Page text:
The Bodhi Tree

Siddhartha Gautama, the spiritual teacher and founder of Buddhism subsequently known as Gautama Buddha, is supposed to have attained enlightenment, or Bodhi, under a great and very old Sacred Fig tree in Bodh Gaya (approximately 100 km from Patna in the Indian state of Bihar), also known as Bo (from the Sinhalese Bo). The Bodhi tree is recognized in religious iconography by its heart-shaped leaves, which are generally prominently exhibited. A bodhi tree can take anything from 100 to 3,000 years to reach maturity.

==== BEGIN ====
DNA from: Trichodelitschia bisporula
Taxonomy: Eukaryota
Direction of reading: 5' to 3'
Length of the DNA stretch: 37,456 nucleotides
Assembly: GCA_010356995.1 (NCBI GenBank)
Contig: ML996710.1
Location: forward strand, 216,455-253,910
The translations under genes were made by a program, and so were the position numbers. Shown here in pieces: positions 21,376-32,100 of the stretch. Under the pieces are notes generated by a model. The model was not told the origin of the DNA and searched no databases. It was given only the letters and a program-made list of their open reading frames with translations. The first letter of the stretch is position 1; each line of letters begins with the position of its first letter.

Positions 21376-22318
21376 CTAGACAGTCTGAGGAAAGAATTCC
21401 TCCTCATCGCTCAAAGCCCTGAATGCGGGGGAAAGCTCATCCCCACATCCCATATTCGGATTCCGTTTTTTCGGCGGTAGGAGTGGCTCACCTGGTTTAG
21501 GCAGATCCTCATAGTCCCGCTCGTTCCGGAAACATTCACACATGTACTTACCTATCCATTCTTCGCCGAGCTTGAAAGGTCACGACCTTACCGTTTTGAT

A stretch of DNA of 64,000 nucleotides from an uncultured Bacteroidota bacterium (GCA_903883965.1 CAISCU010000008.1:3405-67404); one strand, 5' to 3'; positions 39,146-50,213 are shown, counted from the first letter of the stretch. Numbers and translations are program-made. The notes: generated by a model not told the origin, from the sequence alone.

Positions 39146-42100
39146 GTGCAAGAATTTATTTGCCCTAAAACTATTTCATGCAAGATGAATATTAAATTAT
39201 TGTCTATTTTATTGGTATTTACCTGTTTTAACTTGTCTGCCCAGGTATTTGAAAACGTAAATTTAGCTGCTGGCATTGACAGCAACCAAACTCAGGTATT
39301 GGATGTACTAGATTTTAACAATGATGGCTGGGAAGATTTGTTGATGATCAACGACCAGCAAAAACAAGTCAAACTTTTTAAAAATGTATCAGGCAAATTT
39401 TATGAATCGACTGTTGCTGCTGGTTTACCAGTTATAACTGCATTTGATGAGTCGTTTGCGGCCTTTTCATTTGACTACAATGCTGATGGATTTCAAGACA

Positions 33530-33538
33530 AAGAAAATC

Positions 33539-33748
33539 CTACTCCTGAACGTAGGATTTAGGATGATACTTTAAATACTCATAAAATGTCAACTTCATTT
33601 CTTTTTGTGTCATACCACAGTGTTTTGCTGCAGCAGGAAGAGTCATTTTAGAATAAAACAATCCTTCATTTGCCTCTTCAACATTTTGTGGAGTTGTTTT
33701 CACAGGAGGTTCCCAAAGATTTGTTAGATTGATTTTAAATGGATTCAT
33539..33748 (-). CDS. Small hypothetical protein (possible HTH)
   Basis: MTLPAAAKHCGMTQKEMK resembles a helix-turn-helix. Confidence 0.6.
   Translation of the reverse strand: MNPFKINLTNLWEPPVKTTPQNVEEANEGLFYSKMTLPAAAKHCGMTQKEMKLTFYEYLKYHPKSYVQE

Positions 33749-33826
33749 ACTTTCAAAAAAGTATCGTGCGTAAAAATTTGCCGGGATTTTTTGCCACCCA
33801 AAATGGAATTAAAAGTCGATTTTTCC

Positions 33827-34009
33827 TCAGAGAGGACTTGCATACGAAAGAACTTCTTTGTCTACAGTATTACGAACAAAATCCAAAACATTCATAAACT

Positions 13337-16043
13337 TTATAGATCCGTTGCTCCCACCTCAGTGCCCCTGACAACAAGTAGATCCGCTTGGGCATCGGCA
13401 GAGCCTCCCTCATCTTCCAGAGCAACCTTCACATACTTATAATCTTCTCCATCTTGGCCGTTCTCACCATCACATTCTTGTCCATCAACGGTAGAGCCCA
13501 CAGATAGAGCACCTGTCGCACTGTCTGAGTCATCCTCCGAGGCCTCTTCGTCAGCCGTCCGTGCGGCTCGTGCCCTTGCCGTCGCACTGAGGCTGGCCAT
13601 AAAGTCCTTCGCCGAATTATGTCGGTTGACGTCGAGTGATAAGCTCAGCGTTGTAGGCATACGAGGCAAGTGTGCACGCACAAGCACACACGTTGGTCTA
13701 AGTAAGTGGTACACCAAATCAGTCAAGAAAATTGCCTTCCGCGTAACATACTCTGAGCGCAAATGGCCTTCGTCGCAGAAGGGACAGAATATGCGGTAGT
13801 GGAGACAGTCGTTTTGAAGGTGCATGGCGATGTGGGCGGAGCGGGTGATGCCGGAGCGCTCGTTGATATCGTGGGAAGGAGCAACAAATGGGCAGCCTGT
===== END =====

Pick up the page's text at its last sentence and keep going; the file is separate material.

The word “Bodhi Tree” is also used to refer to living trees, particularly the Mahabodhi Temple’s Sacred Fig, which is a direct descendent of the original specimen. This tree is a popular pilgrimage destination, as it is the most important of the four major Buddhist pilgrimage locations. The Anandabodhi tree in Sravasti and the Bodhi tree in Anuradhapura, Sri Lanka, are two other sacred Bodhi trees with significant Buddhist history. Both are thought to be descendants of the original Bodhi tree.

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